As the technology keeps changing the world, what will soon define our success in our careers is not the things we know, but our ability to learn the new. The term learnability is usually associated with software or operating systems, and how easy it is for a person to get used to and start using it. However, when talking about a person’s learnability, we mean the ability and desire to learn new skills quickly and adapt to different ways of doing things. As technology changes, so does the way we work, and high learnability is a key characteristic in any employee.
The good news are that according to Manpower Group’s Millennial Careers: 2020 Vision -report 93% of millennials see continuous learning and development as an important factor in their future careers. So, the workforce of the future is coming in with the right mindset. Millennials are always looking for new challenges where they can learn, and are willing to put time and money into developing themselves. But how do we know that our graduates have high learnability and will be able to adapt to the quick changes in the modern working environment?
Manpower Group divides millennials into three different categories according to their level of learnability: high learners, potential learners, and low learners. 64% of millennials fall into the middle, whereas the smallest group is the low learners. High learners are independent and resilient and stay optimistic about their ability to get a job. They are determined to develop themselves no matter what it takes. This group needs little encouragement from their employers, as they take responsibility for their own learning. Potential learners on the other hand need more encouragement from their employers, because although they have the willingness to learn, they have less self-confidence. However, they have huge potential to grow within the organization if they can see the connection between their development and career.
As for the low learners? Thanks to their lower learnability, it may be challenging to move them forward throughout the changes. However, there are steps that educators can take to increase learnability in their students, and thus also their employability. Here are five tips for doing so:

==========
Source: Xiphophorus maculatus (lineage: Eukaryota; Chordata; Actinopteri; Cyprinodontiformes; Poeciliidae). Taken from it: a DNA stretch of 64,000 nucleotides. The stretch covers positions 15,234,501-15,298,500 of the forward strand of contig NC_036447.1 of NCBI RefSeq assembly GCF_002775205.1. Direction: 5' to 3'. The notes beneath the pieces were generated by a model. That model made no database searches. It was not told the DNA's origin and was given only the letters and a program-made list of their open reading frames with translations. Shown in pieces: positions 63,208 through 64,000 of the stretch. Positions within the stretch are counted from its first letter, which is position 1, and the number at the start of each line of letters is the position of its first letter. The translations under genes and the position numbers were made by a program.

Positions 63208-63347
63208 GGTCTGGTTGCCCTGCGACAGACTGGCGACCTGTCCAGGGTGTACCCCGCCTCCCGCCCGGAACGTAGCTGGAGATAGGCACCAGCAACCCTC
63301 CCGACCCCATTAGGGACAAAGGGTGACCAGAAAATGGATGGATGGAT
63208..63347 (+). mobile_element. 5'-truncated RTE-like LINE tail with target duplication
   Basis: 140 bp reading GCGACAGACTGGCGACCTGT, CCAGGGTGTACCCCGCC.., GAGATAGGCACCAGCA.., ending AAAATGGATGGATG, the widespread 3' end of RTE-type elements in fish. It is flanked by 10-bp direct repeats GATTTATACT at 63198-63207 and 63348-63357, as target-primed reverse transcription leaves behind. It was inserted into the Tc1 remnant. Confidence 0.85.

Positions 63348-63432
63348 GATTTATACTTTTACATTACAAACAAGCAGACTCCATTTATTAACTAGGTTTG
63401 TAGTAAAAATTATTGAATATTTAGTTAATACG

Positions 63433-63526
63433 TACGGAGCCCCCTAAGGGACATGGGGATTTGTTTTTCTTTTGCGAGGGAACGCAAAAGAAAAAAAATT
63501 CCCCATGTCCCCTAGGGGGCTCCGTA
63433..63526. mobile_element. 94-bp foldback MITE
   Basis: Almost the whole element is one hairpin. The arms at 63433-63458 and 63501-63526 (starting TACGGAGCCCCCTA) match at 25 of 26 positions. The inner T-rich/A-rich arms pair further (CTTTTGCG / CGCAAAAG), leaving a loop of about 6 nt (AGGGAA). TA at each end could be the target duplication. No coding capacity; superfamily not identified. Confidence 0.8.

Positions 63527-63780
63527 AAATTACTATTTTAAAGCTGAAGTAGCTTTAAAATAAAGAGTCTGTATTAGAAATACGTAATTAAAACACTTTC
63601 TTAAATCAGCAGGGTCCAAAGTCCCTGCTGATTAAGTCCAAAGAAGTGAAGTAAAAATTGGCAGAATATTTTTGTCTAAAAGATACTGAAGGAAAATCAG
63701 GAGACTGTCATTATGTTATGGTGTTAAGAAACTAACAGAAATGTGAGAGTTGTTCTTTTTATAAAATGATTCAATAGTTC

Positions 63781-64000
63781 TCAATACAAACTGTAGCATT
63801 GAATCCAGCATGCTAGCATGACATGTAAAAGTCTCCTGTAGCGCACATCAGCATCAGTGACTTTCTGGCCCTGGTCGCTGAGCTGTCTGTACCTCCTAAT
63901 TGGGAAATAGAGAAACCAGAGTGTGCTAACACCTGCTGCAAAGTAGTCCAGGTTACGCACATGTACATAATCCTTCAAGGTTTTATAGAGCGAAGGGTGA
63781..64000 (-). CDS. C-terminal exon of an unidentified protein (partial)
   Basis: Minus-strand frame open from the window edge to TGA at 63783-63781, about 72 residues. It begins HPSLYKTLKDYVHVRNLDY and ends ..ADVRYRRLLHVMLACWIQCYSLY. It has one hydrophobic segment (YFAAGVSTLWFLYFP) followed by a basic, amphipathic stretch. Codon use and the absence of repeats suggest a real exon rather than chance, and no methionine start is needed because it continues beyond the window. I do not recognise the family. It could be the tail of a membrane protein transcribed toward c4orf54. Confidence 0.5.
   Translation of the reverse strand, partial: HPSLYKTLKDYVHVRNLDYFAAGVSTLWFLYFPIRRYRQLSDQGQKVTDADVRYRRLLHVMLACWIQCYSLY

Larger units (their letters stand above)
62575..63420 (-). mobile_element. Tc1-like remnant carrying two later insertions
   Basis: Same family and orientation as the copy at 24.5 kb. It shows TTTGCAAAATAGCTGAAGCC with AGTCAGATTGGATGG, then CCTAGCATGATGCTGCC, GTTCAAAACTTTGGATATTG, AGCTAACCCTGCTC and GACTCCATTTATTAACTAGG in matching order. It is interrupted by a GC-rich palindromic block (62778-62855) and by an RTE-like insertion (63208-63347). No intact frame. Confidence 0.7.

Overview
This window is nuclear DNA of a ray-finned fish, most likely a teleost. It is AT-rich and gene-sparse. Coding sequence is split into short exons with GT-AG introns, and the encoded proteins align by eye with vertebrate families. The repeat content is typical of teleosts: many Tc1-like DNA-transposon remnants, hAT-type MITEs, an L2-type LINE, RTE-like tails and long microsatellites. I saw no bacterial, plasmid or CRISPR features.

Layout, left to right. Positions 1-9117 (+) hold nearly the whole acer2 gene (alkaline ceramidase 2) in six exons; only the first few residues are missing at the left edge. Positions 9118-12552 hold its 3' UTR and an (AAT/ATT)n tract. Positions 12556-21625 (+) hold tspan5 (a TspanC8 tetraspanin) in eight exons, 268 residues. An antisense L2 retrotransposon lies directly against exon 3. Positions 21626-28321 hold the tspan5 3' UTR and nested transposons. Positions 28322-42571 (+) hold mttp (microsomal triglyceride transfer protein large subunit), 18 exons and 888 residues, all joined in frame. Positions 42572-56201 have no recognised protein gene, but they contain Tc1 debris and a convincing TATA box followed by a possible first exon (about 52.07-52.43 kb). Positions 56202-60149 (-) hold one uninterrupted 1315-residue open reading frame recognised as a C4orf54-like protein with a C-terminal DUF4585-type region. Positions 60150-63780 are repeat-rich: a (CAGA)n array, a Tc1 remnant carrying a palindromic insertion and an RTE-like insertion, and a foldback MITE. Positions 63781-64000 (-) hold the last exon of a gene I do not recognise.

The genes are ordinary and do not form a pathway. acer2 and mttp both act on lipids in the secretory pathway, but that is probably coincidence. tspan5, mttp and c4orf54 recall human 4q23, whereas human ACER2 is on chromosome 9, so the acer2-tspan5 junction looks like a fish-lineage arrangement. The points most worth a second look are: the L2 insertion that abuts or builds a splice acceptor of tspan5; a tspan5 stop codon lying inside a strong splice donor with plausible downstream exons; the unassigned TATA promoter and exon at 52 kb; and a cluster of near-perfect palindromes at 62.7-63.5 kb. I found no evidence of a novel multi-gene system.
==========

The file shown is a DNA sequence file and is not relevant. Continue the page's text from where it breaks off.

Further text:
- Train active listening
Have exercises where the students will need to really focus and listen to what the other person is saying without commenting or taking notes. Then ask them to put what they heard into concept maps and explain what they heard back to the speaker in their own words.
- Encourage asking questions
Young children are curious about everything around them and ask questions about everything to try to understand the world a bit better. Somewhere while growing up we lose this curiosity, which in the end is essential for learning. Encourage your students to ask questions, so they can discover what they do and don’t know.
- Experiment with different learning techniques
Everyone learns in a different way, some by listening, some by seeing, others by experiencing. Sometimes we just haven’t found the best way for us to learn. By using different techniques in teaching, you will enable young people to find out what is the best way for them to learn.
- Make your students read
Reading opens up the world of learning. By making it a habit, students will continue reading even when they are not told to do so anymore. The fact that someone read that life changing book might just be the reason why they get the job over someone else. Encourage students to find the books that they enjoy, instead of assigning a certain book for the whole class.
- Don’t restrict their creativity
Learning is about curiosity, but many times our education systems restrict us with the idea that there is only one right way. This can be very harmful for young people, as they might stop exploring and using their imagination. By staying curious and creative, we can discover new ways of doing things, or learn the ways that do not work.
Lifelong learning is certainly the way to stay employable in the future. Learnability is something we all need to adjust to – young people to increase their own learnability, educators to support in it, and employers to seek ways to measure it in their recruiting process. How can you make your students love learning and embrace it every day to become more employable in the future?3